Small brewery business plan

The growing force of craft beer brewers do not, for example, offer a cheaper product—much to the bedevilment of corporate brewers. Although a brewery may still be the first in the odd market here and there, this advantage is pretty much tapped out too. When Wicked Weed Brewing was launched in by homebrewing brothers Walt and Luke Dickinson, there were already 14 breweries in the Asheville region. To convince investors, Wicked Weed made a unique decision to specialize in drier, hoppier West Coast-style beers, as well as Belgian and French-style saisons.

Small brewery business plan

Craft a brewing business plan: Tips from a brewery in planning May 14, Chris Crowell How do you turn a brewing passion into a brewing business? Craft brewers across the country mull that question over each day, with each brewer needing to address regional challenges and seek new strategies for seizing opportunities.

What sets you apart? The two had homebrewed and studied brewing as a hobby for much of the last decade, but then became interested in bringing this beer passion to a wider audience in their local area.

Their local area also happens to be Denver, one of the more competitive areas for craft brewing in the country. We hoped that the classes would give us a good foundation for writing the business plan as well as expose details in the plan small brewery business plan process that we otherwise would have overlooked.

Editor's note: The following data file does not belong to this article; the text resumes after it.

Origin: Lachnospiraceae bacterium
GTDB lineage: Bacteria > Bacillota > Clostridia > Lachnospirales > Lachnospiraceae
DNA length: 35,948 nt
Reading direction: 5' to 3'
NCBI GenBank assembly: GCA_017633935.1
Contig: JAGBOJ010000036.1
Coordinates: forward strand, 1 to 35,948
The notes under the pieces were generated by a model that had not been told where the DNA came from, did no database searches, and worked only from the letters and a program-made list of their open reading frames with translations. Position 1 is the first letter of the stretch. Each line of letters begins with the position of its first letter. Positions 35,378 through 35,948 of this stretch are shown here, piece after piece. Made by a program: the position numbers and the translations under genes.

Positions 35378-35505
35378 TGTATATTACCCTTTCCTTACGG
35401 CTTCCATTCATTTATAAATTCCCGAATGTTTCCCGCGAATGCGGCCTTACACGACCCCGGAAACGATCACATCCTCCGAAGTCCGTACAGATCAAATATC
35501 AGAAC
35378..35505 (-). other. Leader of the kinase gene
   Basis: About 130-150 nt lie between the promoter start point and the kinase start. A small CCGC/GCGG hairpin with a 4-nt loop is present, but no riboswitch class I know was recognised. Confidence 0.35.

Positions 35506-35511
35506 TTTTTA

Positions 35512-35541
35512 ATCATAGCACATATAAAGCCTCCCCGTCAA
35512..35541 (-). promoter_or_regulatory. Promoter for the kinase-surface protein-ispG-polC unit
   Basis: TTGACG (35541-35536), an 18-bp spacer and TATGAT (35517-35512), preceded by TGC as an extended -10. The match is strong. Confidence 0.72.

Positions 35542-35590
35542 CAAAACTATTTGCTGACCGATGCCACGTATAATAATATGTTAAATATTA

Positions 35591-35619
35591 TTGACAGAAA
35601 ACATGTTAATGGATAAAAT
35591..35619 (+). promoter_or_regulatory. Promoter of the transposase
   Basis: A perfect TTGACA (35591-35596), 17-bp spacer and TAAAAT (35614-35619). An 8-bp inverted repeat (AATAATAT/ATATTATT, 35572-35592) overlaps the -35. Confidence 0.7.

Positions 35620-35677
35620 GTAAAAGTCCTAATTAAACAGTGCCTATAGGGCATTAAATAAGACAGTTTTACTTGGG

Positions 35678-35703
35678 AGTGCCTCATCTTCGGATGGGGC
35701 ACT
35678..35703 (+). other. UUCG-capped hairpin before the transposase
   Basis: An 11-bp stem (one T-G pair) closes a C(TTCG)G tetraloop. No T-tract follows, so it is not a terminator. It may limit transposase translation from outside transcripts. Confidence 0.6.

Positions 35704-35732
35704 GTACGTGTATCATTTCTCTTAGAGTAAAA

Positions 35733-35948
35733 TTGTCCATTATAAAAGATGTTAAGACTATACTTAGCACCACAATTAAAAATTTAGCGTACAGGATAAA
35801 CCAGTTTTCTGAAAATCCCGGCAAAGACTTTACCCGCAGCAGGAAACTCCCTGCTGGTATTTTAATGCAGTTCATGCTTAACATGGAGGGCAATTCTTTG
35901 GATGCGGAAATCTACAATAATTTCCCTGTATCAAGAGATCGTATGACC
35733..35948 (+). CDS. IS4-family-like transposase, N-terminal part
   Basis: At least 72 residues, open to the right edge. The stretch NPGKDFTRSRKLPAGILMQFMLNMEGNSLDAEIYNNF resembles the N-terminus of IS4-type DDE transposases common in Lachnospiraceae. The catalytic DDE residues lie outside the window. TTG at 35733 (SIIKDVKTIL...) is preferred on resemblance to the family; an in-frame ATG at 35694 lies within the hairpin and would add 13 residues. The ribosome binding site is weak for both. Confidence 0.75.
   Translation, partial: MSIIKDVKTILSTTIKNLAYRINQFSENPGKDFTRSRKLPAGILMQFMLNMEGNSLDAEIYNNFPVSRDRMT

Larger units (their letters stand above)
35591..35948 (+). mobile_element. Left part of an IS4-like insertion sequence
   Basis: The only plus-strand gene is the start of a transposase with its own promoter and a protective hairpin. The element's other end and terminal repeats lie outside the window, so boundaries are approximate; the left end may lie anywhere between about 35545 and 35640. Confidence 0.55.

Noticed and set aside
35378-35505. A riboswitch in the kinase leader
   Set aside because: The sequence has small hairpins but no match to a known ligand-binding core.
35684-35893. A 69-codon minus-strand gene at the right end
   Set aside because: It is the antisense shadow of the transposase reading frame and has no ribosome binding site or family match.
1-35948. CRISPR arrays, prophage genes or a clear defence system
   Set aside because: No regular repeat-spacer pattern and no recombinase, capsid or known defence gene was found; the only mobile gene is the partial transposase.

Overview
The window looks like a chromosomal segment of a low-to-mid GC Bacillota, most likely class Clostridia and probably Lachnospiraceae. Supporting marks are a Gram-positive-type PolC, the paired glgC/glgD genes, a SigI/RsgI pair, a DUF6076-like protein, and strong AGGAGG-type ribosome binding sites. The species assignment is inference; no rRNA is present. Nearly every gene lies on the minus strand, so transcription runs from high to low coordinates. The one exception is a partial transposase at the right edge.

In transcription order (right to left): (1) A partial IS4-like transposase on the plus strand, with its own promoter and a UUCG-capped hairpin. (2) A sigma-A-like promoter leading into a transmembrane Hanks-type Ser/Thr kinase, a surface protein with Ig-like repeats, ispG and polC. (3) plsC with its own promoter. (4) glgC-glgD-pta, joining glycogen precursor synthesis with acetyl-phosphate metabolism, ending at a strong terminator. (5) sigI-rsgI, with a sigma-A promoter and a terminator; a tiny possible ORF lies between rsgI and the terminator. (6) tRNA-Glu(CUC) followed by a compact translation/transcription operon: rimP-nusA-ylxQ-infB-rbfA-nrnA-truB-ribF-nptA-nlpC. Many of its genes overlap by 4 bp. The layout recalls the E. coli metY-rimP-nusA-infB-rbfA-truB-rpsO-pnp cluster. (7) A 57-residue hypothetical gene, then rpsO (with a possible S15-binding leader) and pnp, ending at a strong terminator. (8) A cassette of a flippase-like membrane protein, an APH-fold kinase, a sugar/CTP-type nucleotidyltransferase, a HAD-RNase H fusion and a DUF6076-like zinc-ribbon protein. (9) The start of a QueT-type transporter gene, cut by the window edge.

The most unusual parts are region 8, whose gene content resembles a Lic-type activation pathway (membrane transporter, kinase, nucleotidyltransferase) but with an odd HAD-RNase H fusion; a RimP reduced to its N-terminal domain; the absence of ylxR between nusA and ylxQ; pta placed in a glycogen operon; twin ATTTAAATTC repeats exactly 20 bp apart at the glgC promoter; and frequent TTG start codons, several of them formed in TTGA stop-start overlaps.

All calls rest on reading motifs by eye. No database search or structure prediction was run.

In addition, we used the class as a catalyst to get the business plan completed. Their plan finished second again, this time out of the statewide pool consisting of 35 business plans. According to the judges, the plan was ranked second because of the amount of detail included in the plan.

It showed a clear understanding of the elements that needed to be addressed, including their executive summary, product description, market and marketing strategy, management and operations. Their assumptions were realistic and reasonable.

small brewery business plan

The financial piece was presented in good form and followed generally accepted accounting principles that were consistent with the rest of the plan. We realize that plans have to be a living thing, as constant change and adaptation are critical to success.

Secondly, the plan helps relay the base plan for the business and operations to investors and lenders. The marketing portion of the plan, for example, focused not only on how the team plans to bring its new beers to the market and become established as a part of the community, it also gave detailed statistics on which neighborhoods would be ready for a craft brewery.

The financial portion went to a similar level of detail. It included detailed cash flow projections, even down to the projected sales of individual beer styles based on current market trends. Our concern is making great beer that we love, not making a buck. Brewers, brewers everywhere Many aspiring businesses come to market in order to fill a perceived void or market inefficiency.